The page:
Crackdown 'nets 600 Sadr forces'

FroM: http://news.bbc.co.uk/2/hi/middle_east/6289891.stm

Jan 23, 2007

Sadr's group has spearheaded anti-US military action in the past

About 600 fighters and 16 leaders of the radical Shia militia, the Mehdi Army, have been captured by security forces in Iraq, the US military says.

The statement said 52 operations had been conducted in 45 days targeting the militia, which is loyal to Najaf-based cleric Moqtada Sadr.

Sunni extremists were also the focus of the crackdown, the US military said.

US and Iraqi forces are currently preparing for a broad offensive in the strife-torn Iraqi capital Baghdad.

A UN envoy in Iraq said the country was sliding "into the abyss of sectarianism" after two car bombs killed 88 people in a Baghdad market on Monday.

"These deplorable outrages again underscore the urgent need for all Iraqis to reject violence and together choose the path of peace and reconciliation," Ashraf Qazi said in a statement.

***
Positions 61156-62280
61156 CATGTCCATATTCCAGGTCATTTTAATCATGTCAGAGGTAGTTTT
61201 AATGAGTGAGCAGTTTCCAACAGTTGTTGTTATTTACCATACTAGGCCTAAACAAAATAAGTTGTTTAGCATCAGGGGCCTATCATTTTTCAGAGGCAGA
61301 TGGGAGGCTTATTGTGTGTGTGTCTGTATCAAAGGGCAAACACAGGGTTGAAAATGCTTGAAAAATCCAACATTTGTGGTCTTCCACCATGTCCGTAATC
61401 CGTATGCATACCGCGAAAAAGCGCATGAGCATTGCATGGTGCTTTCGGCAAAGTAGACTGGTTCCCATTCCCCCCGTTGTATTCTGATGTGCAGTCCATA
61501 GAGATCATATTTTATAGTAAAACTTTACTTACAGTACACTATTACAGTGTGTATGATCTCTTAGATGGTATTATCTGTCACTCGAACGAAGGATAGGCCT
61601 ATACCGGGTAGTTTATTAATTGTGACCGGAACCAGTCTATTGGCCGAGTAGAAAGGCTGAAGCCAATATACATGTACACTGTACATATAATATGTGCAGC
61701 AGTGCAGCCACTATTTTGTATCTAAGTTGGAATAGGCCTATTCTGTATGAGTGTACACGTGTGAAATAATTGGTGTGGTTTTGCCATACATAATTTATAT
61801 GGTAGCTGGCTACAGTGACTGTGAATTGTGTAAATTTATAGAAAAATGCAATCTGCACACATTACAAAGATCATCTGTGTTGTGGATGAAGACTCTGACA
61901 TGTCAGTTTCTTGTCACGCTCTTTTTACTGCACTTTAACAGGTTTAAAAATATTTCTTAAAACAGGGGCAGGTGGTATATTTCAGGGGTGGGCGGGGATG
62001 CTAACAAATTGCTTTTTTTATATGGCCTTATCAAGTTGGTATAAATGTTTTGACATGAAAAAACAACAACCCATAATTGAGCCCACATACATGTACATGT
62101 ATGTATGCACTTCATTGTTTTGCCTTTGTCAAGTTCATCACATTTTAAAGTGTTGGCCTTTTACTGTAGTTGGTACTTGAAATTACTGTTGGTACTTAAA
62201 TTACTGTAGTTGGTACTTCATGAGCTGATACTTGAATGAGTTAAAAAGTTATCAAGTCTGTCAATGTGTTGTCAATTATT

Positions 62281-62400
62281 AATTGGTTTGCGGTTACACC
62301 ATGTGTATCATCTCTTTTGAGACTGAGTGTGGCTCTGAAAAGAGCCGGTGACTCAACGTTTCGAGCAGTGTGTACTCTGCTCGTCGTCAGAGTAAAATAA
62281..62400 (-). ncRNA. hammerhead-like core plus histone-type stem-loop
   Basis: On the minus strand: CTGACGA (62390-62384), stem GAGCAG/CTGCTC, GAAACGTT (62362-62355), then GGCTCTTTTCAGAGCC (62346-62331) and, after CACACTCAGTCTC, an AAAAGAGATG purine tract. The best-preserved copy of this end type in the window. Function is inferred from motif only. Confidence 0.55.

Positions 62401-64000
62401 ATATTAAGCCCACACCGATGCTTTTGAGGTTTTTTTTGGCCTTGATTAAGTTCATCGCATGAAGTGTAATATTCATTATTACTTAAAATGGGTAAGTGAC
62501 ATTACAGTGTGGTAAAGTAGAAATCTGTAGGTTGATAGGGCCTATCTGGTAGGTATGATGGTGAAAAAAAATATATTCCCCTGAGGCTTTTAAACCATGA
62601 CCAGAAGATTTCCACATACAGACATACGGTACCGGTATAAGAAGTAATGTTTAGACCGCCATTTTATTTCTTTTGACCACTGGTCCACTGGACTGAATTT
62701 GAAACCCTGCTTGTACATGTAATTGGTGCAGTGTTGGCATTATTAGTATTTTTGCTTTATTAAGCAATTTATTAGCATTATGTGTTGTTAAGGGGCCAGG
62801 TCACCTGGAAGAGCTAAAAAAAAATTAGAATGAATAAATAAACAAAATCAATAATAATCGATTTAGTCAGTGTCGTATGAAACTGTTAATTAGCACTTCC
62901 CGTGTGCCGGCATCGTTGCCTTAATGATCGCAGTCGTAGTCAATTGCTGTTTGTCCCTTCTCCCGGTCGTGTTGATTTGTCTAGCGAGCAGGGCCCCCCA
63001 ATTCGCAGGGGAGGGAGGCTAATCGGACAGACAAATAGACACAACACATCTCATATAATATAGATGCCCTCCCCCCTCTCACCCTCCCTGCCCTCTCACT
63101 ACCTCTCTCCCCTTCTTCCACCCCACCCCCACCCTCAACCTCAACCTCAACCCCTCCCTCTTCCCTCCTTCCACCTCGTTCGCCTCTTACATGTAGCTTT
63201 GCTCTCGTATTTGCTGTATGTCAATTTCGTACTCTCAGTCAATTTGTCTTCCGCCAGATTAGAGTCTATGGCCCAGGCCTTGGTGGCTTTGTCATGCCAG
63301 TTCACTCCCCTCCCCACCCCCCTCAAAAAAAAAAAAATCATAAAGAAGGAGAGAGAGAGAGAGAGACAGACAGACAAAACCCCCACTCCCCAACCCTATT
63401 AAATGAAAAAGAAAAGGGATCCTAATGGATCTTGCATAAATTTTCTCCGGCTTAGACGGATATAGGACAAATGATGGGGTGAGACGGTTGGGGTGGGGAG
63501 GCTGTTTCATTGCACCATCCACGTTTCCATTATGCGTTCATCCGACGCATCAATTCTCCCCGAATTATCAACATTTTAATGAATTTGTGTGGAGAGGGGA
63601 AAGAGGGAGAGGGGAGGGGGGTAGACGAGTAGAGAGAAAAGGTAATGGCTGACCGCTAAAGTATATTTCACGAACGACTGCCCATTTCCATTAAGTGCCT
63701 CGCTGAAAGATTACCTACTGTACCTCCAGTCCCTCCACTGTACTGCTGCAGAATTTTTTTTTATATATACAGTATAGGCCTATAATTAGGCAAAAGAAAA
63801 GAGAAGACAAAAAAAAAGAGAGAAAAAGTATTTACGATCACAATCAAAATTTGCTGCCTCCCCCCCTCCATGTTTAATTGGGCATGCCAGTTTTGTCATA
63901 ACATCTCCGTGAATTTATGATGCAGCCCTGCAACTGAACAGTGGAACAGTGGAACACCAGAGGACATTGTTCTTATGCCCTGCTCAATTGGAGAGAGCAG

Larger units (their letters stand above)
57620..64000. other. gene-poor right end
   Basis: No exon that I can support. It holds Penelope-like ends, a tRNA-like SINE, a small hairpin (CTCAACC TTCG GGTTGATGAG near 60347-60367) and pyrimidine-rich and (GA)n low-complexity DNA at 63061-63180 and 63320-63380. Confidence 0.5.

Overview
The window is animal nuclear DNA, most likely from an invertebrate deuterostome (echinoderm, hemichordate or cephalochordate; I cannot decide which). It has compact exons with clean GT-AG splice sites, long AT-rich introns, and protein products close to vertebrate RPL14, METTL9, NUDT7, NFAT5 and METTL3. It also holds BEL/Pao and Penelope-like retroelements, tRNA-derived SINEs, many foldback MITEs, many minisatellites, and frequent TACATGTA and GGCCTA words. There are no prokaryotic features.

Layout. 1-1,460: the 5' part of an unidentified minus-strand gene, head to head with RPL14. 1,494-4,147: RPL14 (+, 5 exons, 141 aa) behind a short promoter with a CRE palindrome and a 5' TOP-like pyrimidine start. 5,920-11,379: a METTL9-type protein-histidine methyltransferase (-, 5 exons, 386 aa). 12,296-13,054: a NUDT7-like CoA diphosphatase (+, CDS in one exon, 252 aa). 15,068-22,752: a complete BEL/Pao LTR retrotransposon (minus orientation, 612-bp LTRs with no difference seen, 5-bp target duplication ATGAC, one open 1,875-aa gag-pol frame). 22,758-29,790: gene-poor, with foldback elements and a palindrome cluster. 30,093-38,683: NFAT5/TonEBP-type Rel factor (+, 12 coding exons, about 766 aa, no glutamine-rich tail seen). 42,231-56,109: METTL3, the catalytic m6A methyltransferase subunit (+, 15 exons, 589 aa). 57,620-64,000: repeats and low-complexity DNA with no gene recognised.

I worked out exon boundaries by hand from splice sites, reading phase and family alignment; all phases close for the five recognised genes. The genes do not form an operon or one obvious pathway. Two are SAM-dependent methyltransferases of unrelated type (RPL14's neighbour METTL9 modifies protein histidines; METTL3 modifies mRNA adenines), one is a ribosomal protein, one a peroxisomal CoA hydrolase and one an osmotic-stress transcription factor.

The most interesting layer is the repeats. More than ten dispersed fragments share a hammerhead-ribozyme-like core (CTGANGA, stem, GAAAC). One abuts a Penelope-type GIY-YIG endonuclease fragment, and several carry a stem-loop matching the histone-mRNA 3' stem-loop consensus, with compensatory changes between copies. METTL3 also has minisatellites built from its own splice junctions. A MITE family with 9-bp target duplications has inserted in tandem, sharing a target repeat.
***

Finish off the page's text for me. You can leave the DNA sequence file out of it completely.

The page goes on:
'Responsible for attacks'

The military said five of the Mehdi Army leaders were detained in the pro-Sadr bastion, Sadr City. One senior figure was killed in a raid

"The detainees are responsible for attacks against the government of Iraq, Iraqi citizens and coalition forces," the US military said.

"Criminal activities by these individuals propagated instability within Iraq and their removal from the social structure is a critical start to providing the Iraqi populace with a safe and stable environment."

In addition, 33 Sunni extremist cell leaders were detained in Baghdad, the statement said.

The statement said they were "responsible for foreign fighter facilitation, car bomb facilitation, and propaganda operations".

Correspondents say the Mehdi Army has up to 60,000 fighters.

Harder line

The BBC's Andrew North in Baghdad says it is still not clear how significant the senior Mehdi Army figures now in custody are.

But this appears to be the beginnings of a harder line on this widely feared Shia militia, he says.

In the past, the Iraqi government has been criticised for turning a blind eye to Mehdi Army activities for political reasons.

A spokesman for the movement would not confirm the numbers detained, but he said they were now seeing Iraqi and US raids almost every day.

Police are still finding dozens of bodies across the capital every day, most of them believed to be the victims of sectarian death squads.

Many Iraqis remain deeply sceptical that the Mehdi Army will be broken up, our correspondent says, and those fighters who have gone to ground are believed to have hidden their weapons, ready for future confrontations.